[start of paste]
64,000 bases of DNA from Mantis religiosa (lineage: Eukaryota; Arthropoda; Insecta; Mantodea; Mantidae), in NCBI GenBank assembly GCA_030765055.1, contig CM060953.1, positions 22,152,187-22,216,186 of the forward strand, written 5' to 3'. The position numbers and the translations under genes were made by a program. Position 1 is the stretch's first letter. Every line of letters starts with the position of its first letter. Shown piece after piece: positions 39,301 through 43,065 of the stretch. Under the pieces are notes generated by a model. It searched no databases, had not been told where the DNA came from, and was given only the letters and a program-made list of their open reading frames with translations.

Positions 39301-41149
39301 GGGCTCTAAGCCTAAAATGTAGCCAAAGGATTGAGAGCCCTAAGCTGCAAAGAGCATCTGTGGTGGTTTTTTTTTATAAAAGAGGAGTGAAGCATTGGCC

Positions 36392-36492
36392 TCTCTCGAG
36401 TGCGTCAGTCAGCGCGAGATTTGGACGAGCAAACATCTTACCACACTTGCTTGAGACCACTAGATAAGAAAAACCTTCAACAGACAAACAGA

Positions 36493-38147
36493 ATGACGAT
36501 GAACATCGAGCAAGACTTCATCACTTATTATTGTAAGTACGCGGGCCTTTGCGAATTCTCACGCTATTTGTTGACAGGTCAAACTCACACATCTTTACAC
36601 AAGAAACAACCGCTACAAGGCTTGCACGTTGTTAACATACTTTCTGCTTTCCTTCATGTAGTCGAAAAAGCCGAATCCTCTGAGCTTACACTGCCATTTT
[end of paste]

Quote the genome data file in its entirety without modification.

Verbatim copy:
64,000 bases of DNA from Mantis religiosa (lineage: Eukaryota; Arthropoda; Insecta; Mantodea; Mantidae), in NCBI GenBank assembly GCA_030765055.1, contig CM060953.1, positions 22,152,187-22,216,186 of the forward strand, written 5' to 3'. The position numbers and the translations under genes were made by a program. Position 1 is the stretch's first letter. Every line of letters starts with the position of its first letter. Shown piece after piece: positions 39,301 through 43,065 of the stretch. Under the pieces are notes generated by a model. It searched no databases, had not been told where the DNA came from, and was given only the letters and a program-made list of their open reading frames with translations.

Positions 39301-41149
39301 GGGCTCTAAGCCTAAAATGTAGCCAAAGGATTGAGAGCCCTAAGCTGCAAAGAGCATCTGTGGTGGTTTTTTTTTATAAAAGAGGAGTGAAGCATTGGCC

Positions 36392-36492
36392 TCTCTCGAG
36401 TGCGTCAGTCAGCGCGAGATTTGGACGAGCAAACATCTTACCACACTTGCTTGAGACCACTAGATAAGAAAAACCTTCAACAGACAAACAGA

Positions 36493-38147
36493 ATGACGAT
36501 GAACATCGAGCAAGACTTCATCACTTATTATTGTAAGTACGCGGGCCTTTGCGAATTCTCACGCTATTTGTTGACAGGTCAAACTCACACATCTTTACAC
36601 AAGAAACAACCGCTACAAGGCTTGCACGTTGTTAACATACTTTCTGCTTTCCTTCATGTAGTCGAAAAAGCCGAATCCTCTGAGCTTACACTGCCATTTT